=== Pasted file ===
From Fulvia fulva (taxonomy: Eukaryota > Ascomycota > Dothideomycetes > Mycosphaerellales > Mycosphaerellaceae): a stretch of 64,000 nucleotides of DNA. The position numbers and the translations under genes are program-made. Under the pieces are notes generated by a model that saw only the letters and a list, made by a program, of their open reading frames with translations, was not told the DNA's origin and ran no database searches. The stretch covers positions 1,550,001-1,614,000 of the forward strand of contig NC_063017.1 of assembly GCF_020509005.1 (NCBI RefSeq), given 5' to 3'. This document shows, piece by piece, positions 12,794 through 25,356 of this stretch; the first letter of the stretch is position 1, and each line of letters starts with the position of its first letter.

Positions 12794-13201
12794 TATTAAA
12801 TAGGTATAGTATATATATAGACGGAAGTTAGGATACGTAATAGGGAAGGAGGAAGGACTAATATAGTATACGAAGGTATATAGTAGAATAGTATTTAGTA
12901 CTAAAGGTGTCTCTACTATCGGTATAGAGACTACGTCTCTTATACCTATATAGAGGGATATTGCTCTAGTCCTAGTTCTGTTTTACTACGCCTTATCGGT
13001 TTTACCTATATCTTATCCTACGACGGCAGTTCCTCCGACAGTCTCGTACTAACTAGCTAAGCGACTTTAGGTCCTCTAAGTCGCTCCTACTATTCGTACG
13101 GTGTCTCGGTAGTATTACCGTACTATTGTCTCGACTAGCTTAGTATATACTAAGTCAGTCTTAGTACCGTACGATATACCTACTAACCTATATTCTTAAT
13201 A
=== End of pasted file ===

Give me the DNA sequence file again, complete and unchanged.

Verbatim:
From Fulvia fulva (taxonomy: Eukaryota > Ascomycota > Dothideomycetes > Mycosphaerellales > Mycosphaerellaceae): a stretch of 64,000 nucleotides of DNA. The position numbers and the translations under genes are program-made. Under the pieces are notes generated by a model that saw only the letters and a list, made by a program, of their open reading frames with translations, was not told the DNA's origin and ran no database searches. The stretch covers positions 1,550,001-1,614,000 of the forward strand of contig NC_063017.1 of assembly GCF_020509005.1 (NCBI RefSeq), given 5' to 3'. This document shows, piece by piece, positions 12,794 through 25,356 of this stretch; the first letter of the stretch is position 1, and each line of letters starts with the position of its first letter.

Positions 12794-13201
12794 TATTAAA
12801 TAGGTATAGTATATATATAGACGGAAGTTAGGATACGTAATAGGGAAGGAGGAAGGACTAATATAGTATACGAAGGTATATAGTAGAATAGTATTTAGTA
12901 CTAAAGGTGTCTCTACTATCGGTATAGAGACTACGTCTCTTATACCTATATAGAGGGATATTGCTCTAGTCCTAGTTCTGTTTTACTACGCCTTATCGGT
13001 TTTACCTATATCTTATCCTACGACGGCAGTTCCTCCGACAGTCTCGTACTAACTAGCTAAGCGACTTTAGGTCCTCTAAGTCGCTCCTACTATTCGTACG
13101 GTGTCTCGGTAGTATTACCGTACTATTGTCTCGACTAGCTTAGTATATACTAAGTCAGTCTTAGTACCGTACGATATACCTACTAACCTATATTCTTAAT
13201 A